While you might think you’ve seen just about as much as you could want of Henry VIII and his court on television or in the movies in the last few years with The Tudors and The Other Boleyn Girl, don’t let that put you off watching Wolf Hall. Starting April 5, 2015, at 10pm EST and running for six consecutive Sundays on PBS Masterpiece (check local listings for times and stations in your region), this mini series brings both the era and the people to life in a way you’ve never seen on the screen before.
Seen from the point of view of the man usually painted as the villain of the era, Thomas Cromwell (Mark Rylance), the series focuses on Henry’s (Damian Lewis) efforts to divorce his first wife, Catherine of Aragon. She had failed to produce a male heir after twenty years and he wanted to replace her with Anne Boleyn (Claire Foy). We also see how this led to England’s split with the Pope and the beginning of his dissatisfaction with Boleyn.
Over the course of the series we watch Cromwell, the son of a blacksmith, rise from being an aid to Cardinal Wolsey (Jonathan Pryce), Henry’s Lord Chancellor, to becoming one of Henry’s chief advisors himself. Along the way he survives Wolsey’s fall from grace, (he failed to convince the Pope to annul the king’s first marriage so he could wed Boleyn), the death of his wife and daughters, and the enmity of Thomas Moore (Anton Lesser). However, it’s the Cardinal’s downfall which brings him into contact with Henry and Boleyn and his rise in station and influence. For in trying to assist Wolsey in regaining the king’s favour, he impresses them with his loyalty to his master, his intelligence, and his abilities to get things done.
Based on the Booker Prize Winning books Wolf Hall and Bring Up The Bodies by Hilary Mantel, the series is a beautifully rendered, and historically accurate recounting of one of the most turbulent times in English social/political history. While other productions have been more concerned with the soap opera aspects of the era, here the focus is squarely on the political machinations of the court and the players jockeying for the king’s favour.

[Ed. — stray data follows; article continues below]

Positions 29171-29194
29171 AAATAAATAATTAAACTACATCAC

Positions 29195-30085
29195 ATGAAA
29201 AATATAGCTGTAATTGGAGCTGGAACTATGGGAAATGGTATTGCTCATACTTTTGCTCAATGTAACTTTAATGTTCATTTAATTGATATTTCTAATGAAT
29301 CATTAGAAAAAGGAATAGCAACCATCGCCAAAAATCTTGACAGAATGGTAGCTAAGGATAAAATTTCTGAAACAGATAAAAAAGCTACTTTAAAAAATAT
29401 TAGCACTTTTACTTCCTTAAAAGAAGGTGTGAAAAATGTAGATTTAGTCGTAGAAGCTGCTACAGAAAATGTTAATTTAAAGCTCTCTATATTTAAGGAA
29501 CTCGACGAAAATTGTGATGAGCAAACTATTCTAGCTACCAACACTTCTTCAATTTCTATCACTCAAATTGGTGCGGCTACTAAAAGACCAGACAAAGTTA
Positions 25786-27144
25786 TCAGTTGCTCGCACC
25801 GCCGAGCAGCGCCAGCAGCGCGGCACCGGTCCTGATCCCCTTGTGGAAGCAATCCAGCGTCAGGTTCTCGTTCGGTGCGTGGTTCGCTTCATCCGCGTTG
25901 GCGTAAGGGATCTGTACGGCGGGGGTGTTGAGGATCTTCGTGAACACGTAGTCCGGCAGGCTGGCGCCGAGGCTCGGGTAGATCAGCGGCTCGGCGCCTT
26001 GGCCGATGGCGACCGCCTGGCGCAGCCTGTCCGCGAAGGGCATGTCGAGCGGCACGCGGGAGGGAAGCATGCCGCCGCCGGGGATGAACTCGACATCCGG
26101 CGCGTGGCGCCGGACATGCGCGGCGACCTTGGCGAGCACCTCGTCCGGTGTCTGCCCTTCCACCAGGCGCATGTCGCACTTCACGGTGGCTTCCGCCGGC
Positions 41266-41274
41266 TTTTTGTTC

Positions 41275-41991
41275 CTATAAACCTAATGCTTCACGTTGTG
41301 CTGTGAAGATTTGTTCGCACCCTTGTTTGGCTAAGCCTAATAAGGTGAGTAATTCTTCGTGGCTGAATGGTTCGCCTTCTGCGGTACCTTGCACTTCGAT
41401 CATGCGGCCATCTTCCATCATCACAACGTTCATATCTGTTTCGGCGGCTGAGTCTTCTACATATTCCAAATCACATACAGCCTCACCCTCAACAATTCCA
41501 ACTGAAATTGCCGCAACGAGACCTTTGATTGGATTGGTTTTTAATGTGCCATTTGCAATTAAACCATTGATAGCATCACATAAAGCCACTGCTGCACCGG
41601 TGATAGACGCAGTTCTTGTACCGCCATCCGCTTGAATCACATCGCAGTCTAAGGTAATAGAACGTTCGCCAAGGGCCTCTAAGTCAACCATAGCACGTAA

However, don’t be dismayed or put off by what might sound like a dry political drama. The creators have done a masterful job of writing and producing a show which will keep you riveted and glued to your seat. They don’t spoon feed you anything, and you have to pay attention; but, in spite of the plot twists and turns and various characters to keep straight, if you let yourself fall into the rhythm of the show, you’ll find yourself swept up in the story.
Some people might take umbrage with the depiction of Thomas Moore in this production. He’s always perviously been shown as “the good guy” who was persecuted by the King and Cromwell. Here he’s seen as someone who has no problems torturing individuals he suspects of heresy or ordering them to be burned at the stake for the same crimes. In fact, there’s very little that’s saintly about this particular version of the future St. Thomas Moore.
Of course, this type of program is only ever as good as the actors playing the roles. Here, even minor roles are played by actors of quality. Where it really counts, the leads, the acting is superlative. You might not have heard of Rylance; he’s primarily a stage actor in Great Britain, but his performance as Cromwell is one of the most complex and nuanced pieces of work I’ve seen in years. Look at his eyes during his conversations with other characters. Watch him watching, you can almost see the wheels turn as he figures out how to best manipulate everybody from the King to the lowliest servant.
As Henry VIII, Lewis is equally remarkable. In fact, he probably has the harder role as he has to overcome all of our preconceived notions of the king. Henry was neither stupid nor the callous philanderer he’s often been depicted as. Like all royalty of the time, he is firm in the belief of his right to rule, but he’s also quick to recognize when someone can be of use to him. Lewis does a fine job of showing us both the arrogance and the humanity of the character. We see the petulant child who has tantrums when he doesn’t get what he wants, but we also see the wit and intelligence of a man who could inspire genuine devotion among his followers.
As the axis around which all action revolves in the series, Foy’s Boleyn is more than a match for her male counterparts. Not only does her performance capture the ruthlessnesses the character would need to obtain her goal of becoming queen and that she is every bit as politically adroit as the men around her, we also are allowed to see the human being behind the mask of royalty. Using her family connections, niece to one of the most powerful men at Henry’s court – the Duke of Norfolk (Bernard Hill) – and her physical charms, she creates her own power base which gives her the power to help bring about the fall of both Wolsey and Moore. Unfortunately, it’s the latter which helps to create the circumstances required to bring about her own downfall.
It’s not often one has the opportunity to see a historical drama not only accurate down to the minutest detail, including table etiquette and manners, but brilliantly written and featuring performances by some of the best actors of this generation. Wolf Hall, airing on PBS’s Masterpiece for six weeks starting Sunday, April 5, 2015 (check local listings for exact times), is not only all of the above, it’s also intelligent and entertaining. History has never looked or sounded this good on television.
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